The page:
Amendment No. 119 proposes further express provision in respect of the balance of members on REPACs. It is by no means clear to me how that could possibly be achieved if Amendment No. 117 were accepted. The provisions for appointing members are designed to ensure that these committees reflect a wide range of interests in the agency's work in a region. These provisions, with their requirements for consultation, will provide an open and transparent way of ensuring a balanced committee; I do not think there is any need for the amendment to make further express provision that representation on the committee should be balanced, and in particular include those with views and expertise on pollution control and nature conservation. Schedule 3 to the Bill should achieve that result; other amendments put forward by the noble Lord and the noble Baroness would not.

Amendment No. 114 proposes that chairmen of REPACs should be elected by the other members. I think it is right that the chairman should be a ministerial appointment. These advisory committees will be important and influential bodies. The Secretary of State, in appointing a person to take on that role, will be under a duty to have regard to the need for appointing someone with relevant experience and expertise, and will be answerable to Parliament for the appointments he makes. With that explanation, I hope that the noble Lord will see fit to withdraw the amendment.

Lord Jenkin of Roding

I shall not detain the Committee at this hour. These are important points, and it is sad that we have had to debate them in a ridiculously short time. I shall reflect upon what my noble friend has said, but we shall want to return to the matter at a later stage. I beg leave to withdraw the amendment.

Amendment, by leave, withdrawn

[Amendments Nos. 113 to 121 not moved.]

Clause 12 agreed to.

Schedule 3 [Environment protection advisory committees]:

Lord Lucas of Chilworth

moved Amendment No. 122: Page 123, line 28, at end insert: ("() make provision for inclusion on the advisory committee of a person who has experience in, or knowledge of, the waste management industry.").

The noble Lord said: This is a different argument from that I deployed when we discussed a similar matter on the first day of Committee. The last series of amendments which were discussed so briefly has thrown up a number of variations in the membership of the advisory committees. That is a point that I would have brought up. It seems to me that I can best serve the Committee by considering what my noble friend the Minister said in relation to the other amendments relating to membership, set that against what I am seeking in the amendment, and come back at a later stage. Upon that basis, I beg leave to withdraw the amendment.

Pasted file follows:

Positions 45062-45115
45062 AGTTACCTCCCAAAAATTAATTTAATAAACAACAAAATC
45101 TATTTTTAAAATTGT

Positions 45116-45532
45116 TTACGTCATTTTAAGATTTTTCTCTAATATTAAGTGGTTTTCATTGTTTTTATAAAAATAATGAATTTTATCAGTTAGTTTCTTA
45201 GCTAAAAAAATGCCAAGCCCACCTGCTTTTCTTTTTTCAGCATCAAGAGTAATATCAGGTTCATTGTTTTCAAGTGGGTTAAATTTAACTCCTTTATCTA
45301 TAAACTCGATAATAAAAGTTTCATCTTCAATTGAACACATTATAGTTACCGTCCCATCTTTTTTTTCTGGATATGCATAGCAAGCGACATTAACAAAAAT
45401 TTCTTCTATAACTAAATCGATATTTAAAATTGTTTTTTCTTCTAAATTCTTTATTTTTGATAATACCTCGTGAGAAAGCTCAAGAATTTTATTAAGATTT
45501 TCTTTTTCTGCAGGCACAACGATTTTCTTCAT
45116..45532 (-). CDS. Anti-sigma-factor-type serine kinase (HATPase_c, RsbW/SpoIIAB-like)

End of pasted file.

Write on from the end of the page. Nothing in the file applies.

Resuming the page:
Amendment, by leave, withdrawn.

Schedule 3 agreed to.

Clause 13 [Regional and local fisheries advisory committees]:

Lord Greenway

had given notice of his intention to move Amendment No. 123: Leave out Clause 13 and insert the following new clause: ("Regional and local fisheries, recreation and navigation committees 13.—(1) It shall be the duty of the Agency—

  1. (a) to establish and maintain fisheries, recreation and navigation advisory committees;
  2. (b) to consult those committees as to the manner in which the Agency is to carry out its functions relating to fisheries, recreation and navigation; and
  3. (c) to consider any representations made to it by those committees (whether in response to consultation under paragraph (b) above or otherwise) as to the manner in which the Agency carries out those functions.
(2) (a) Each fisheries, recreation and navigation committee shall consist of—
  1. (i) persons who appear to the Agency to be interested in salmon fisheries, trout fisheries, freshwater fisheries or eel fisheries;
  2. (ii) persons who appear to the Agency to have knowledge of recreation interests; and
  3. (iii) persons who appear to the Agency to have knowledge of navigation interests.
(b) The members of fisheries, recreation and navigation advisory committees shall not be members of the Agency. (3) The duty to establish and maintain fisheries, recreation and navigation advisory committees imposed by subsection (1) above is a duty to establish and maintain—
  1. (a) a regional fisheries, recreation and navigation advisory committee for each region of England and Wales; and
  2. (b) such local fisheries, recreation and navigation advisory committees as the Agency considers necessary to represent fisheries, recreation and navigation interests in the different parts of each region;
and it shall be the duty of the Agency in determining the regions for which regional committees are established and maintained under this section to ensure that one of those regions consists (apart from territorial waters) wholly or mainly of, or of most of, Wales. (4) If the Agency, with the consent of the Ministers, so determines, it shall also be under a duty to consult the fisheries, recreation and navigation committees, or such of them as may be specified or described in the determination, as to—